Watch the interception return for the touchdown. Colt never sees the guy cutting off the flat (who is placed there deliberately, make no mistake), but past him, Sweed’s guy has already jumped the stop route. It’s a double jump. If Colt’s ball had gotten through, it would have gone into the next DB’s hands.
I will take this one better than that.
Roll your DVR to about the 7 minute mark in the second quarter. It is right after the great Finley grab over the middle for 17 yards where they threw a flag for what looked like the 28th offensive Pass interference call. It is first and ten from the Longhorn 30.
We line up in essentially our base formation: two wide outs left (wide side of field), one wide right on short side of the field (Sweed), TE is at EOL on left side and RB is to the the left of Colt – basically no one other than our RT can protect a blitz from the short side of the field. What happens?
TCU blitzes off Sweed’s corner. Sweed and Colt read the blitz and connect on the 4 yard stop route. That is the hot route for a corner blitz on Sweed’s side. We show our hand. Now, grant it, Sweed almost slips Roach’s tackle which would have resulted in at least 40 more yards or maybe even a 70-yard touchdown. But we showed our hand. Dick Bumpas knows how we will react the next time they blitz from this formation. We have no choice but to cut off our routes as Charles is not capable of coming across the formation to pick up the free blitzer and the RT can’t take his DE and the blitzer.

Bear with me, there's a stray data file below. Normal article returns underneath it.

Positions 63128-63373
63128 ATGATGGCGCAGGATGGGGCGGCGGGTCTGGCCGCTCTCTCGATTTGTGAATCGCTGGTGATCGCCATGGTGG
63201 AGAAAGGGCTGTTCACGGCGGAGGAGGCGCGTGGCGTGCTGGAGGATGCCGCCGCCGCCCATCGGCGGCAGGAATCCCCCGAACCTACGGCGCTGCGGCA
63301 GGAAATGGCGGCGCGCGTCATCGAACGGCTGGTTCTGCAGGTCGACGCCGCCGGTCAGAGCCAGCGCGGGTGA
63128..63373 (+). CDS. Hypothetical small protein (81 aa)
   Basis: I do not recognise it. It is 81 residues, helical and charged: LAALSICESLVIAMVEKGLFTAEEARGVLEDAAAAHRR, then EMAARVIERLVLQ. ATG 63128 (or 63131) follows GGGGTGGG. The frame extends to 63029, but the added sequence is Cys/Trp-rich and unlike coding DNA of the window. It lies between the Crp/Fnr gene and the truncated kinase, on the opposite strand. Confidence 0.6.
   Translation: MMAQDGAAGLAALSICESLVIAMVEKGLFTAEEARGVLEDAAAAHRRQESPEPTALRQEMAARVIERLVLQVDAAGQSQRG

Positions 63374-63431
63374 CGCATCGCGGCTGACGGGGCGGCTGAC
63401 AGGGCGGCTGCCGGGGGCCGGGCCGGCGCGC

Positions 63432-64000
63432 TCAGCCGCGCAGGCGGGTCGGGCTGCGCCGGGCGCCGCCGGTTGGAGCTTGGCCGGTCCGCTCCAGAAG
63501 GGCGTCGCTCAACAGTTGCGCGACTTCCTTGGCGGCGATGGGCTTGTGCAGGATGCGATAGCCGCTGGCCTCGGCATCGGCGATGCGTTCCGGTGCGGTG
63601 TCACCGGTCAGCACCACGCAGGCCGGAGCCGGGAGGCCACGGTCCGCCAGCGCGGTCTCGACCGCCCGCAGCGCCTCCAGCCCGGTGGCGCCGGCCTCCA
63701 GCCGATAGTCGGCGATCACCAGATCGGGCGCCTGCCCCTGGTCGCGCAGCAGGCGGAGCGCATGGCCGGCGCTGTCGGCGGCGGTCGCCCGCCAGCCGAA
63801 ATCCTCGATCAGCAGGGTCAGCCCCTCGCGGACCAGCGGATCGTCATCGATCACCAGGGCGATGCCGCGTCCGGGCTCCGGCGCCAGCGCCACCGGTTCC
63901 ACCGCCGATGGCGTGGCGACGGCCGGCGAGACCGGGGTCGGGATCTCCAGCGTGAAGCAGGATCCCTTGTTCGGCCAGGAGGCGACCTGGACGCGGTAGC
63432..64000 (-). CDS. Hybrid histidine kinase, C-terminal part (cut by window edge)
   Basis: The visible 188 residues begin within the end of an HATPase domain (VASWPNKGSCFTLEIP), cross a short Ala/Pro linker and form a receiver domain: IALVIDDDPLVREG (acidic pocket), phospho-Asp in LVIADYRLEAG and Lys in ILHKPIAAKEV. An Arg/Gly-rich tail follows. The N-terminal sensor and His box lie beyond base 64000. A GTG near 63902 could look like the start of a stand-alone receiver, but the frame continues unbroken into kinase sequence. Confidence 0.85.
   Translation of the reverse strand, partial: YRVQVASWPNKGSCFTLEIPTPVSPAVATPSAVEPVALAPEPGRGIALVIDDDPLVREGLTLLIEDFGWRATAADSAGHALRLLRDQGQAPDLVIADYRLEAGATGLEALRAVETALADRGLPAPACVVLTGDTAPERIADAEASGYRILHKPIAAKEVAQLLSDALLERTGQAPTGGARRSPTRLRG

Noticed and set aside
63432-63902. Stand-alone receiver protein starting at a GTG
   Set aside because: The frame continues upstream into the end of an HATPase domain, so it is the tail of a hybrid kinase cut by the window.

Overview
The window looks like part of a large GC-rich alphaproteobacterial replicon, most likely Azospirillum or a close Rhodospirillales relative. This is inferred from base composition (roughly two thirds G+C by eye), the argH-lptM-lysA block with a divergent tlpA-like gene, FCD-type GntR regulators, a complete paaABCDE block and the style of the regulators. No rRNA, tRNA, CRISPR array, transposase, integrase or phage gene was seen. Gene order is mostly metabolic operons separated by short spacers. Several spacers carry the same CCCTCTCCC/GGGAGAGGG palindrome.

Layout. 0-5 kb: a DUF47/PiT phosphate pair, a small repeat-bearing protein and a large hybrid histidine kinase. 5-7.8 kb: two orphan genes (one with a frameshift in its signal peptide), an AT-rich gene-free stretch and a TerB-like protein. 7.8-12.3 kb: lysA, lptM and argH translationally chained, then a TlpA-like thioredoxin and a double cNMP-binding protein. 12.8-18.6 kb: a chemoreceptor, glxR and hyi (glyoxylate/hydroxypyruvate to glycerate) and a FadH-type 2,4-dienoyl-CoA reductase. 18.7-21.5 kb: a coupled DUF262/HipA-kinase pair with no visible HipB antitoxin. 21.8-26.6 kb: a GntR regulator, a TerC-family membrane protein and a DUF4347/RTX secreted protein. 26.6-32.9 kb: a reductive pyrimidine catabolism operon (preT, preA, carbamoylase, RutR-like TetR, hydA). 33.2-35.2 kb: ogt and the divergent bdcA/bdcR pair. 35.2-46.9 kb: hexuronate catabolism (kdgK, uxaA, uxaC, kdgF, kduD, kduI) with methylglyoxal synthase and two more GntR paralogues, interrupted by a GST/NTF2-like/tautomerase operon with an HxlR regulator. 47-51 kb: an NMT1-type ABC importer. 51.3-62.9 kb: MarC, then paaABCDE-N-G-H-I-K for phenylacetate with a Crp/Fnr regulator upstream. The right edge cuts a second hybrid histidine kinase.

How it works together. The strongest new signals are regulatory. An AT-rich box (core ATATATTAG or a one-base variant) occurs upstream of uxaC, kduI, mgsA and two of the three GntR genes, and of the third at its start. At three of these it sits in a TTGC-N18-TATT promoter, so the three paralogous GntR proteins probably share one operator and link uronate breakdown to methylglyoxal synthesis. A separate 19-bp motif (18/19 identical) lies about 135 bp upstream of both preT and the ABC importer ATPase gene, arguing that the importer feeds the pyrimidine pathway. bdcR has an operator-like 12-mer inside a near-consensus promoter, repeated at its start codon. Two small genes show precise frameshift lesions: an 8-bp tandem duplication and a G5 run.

We showed our ONLY hot read in this formation.
The next four plays, the same formation combination shows its face two more times. TCU fakes a blitz once more to see how we will react. They don’t sell it and Colt ignores the fake.
Then, the fifth play…there it is. Two wide outs left (wide side of field), one wide right on short side of the field (Sweed), TE is at EOL on left side and RB is to the left of Colt. TCU actually is in a 3 man front which makes the blitz look even more formidable from the short side of the field.
Well, you know what happens from there, Pick 6 for Torrey Stewart of TCU. Ouch. We were deeked and it happened five plays before Stewart actually intercepted the ball.
While you are tooling around with your DVR, check out two defensive plays in particular. I promise it will be worth the effort.
At 1:18 left in Q2, TCU just picked off Colt for the second time and now have the ball at our 28. They run a play action, crossing route directly where our LBs should have dropped into coverage. Check out two things: Count the number of false steps toward the line both Bobino and Killebrew make before they recognize it is a play fake, and watch the angle Bobino makes to get back to his drop – He actually runs in a circle.
At 13:09 left in Q4, we have TCU backed up deep in their end. Momentum has clearly turned in our direction. It is second and 14 from their 6. Muckelroy and Bobino are clearly misaligned at the snap – so clearly, in fact, they look like a FB and RB in the I formation. One of them is at least three steps out of position pre-snap. Honestly, I have no idea which one is at fault.
When the ball is snapped, watch how quickly Muckelroy reads the RB screen. It is sensational. Now contrast that with Bobino who started directly in front of him.
By the way, anyone who can film capture off of their DVR, please feel free to email the plays I have referred to above.